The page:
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Clooney 51: from ‘difficult’ beginnings — how it all changed for this champion jumper

The partnership between Swiss rider Martin Fuchs and the galloping grey Clooney 51 is the envy of the showjumping world. Together, they were crowned European champions in 2019, Martin was crowned as the world number one and, after victory in the Rolex Grand Prix of Geneva in December, the pair will this year be bidding to become only the second winners of the Rolex Grand Slam after Scott Brash secured the hat-trick back in 2015.

But the 14-year-old son of Cornet Obolensky hasn’t always been the easiest of rides, as his 27-year-old rider — and Martin’s father Thomas Fuchs, who sourced the gelding — tells us.

“In the beginning, he was a bit difficult, but he’s always been a great horse to ride,” says Martin. “When he was eight years old, I realised that he could be a special horse, as he’d often be placed in big grands prix. As a nine-year-old he placed second in a five-star grand prix in Doha. To become the team we are today, we’ve worked very hard on our dressage and his confidence. I try my best to keep him happy and give him the confidence he needs to perform, then in the ring he normally doesn’t let me down.

“Clooney is very careful and clever at the fences; he’s very aware of his surroundings and always knows where the poles are. He’s a very intelligent jumper, with his own style — he doesn’t over-jump and never runs through the fences.

“He can be a little spooked in big grass arenas, which makes things a bit more difficult. Aachen takes place over a whole week, which gives me the chance to get Clooney in the ring a couple of times before the grand prix, which will help us be more prepared. Last year he jumped really well and had clear rounds, however during the second round I didn’t ride so well.”

Thomas Fuchs, Martin’s father and trainer, is a renowned dealer and reveals how they found Clooney as a seven-year-old.

“Over the years, I have built up a network of good friends and great contacts, who, when they see something special, they get in touch,” he explains. “We have also gone to see so many horses — it’s not the case that you find a horse like Clooney every year, as he is such a special horse. You need a bit of luck on your side, which we’ve had.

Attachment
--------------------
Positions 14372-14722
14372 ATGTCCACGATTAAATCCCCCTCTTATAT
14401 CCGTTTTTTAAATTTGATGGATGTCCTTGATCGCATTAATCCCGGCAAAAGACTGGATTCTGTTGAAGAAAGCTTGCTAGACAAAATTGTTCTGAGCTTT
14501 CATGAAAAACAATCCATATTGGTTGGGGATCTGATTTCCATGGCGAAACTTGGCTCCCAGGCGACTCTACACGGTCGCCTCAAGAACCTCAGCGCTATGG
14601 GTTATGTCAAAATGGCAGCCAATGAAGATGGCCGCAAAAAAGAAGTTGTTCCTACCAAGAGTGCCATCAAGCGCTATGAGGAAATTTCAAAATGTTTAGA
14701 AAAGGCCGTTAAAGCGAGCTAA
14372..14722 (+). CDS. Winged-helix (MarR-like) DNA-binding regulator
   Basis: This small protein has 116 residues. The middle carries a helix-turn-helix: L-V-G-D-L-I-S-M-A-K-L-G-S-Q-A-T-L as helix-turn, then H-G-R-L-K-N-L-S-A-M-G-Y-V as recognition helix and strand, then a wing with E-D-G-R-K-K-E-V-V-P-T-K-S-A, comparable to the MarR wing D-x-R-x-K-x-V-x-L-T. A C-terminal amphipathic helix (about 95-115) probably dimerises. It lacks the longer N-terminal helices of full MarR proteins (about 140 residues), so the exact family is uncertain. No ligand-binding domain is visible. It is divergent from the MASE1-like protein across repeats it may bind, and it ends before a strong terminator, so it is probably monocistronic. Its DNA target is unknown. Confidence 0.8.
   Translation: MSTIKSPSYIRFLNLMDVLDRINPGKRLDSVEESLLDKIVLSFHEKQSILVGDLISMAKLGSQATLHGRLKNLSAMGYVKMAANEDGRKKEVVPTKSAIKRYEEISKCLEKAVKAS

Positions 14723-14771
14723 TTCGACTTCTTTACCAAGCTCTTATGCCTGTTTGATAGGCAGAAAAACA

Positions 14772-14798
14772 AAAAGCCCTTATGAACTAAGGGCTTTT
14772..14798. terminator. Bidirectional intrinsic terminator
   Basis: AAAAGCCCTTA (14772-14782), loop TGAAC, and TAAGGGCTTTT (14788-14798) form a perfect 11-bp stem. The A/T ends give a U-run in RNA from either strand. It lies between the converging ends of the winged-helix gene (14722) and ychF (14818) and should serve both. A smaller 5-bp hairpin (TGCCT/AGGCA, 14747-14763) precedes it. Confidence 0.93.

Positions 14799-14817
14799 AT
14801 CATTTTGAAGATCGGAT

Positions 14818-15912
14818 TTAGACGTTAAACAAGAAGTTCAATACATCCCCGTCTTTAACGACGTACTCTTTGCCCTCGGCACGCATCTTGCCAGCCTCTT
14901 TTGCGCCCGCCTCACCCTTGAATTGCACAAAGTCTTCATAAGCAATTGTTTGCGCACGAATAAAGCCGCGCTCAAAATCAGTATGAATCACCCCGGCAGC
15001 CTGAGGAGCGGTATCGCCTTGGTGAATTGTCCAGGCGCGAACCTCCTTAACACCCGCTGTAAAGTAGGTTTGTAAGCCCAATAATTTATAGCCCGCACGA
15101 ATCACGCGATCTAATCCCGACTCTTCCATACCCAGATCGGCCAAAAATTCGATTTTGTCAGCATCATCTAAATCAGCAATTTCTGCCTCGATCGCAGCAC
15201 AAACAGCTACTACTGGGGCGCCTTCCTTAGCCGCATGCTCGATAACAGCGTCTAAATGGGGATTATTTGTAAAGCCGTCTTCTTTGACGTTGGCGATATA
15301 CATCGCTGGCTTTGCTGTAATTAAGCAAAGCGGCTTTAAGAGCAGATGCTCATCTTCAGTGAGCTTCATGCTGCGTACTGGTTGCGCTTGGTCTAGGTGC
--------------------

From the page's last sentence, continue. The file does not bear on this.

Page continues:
“At the beginning, when we first saw him, we thought he was a very nice horse, but we weren’t thinking that he was a star. However, when he won the Swiss championships as an eight-year-old, we realised that he was a very special horse with a unique talent.”

Clooney 51 has had a break since competing at the GC Play-Offs in Prague in November, but the pair will be seen during the next leg of the Rolex Grand Slam at the Dutch Masters in March — then the Tokyo Olympics is the ultimate goal.

“We’ve been training hard and preparing so we have a good chance to do well,” he says.

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“Clooney is very good in smaller arenas, so in a way The Dutch Masters will be better for him. We will be competing at a two-star event with Clooney in Holland a few weeks prior to the show in order to be as prepared as possible.

“I have complete faith in Clooney — I know he can win in any arena in the world, in any class. This gives me a lot of confidence, but I’ve not even dreamed about winning the Rolex Grand Slam because it’s so difficult. Anyone involved in our sport knows what Scott Brash has achieved is incredible and the odds of it happening again are so low. Of course, Clooney and I will try our best but who knows what the future holds.”

>> Thank you to the Rolex Grand Slam for the interview. The Dutch Masters takes place from 12-15 March and you can read all about it in the following issue of Horse & Hound.

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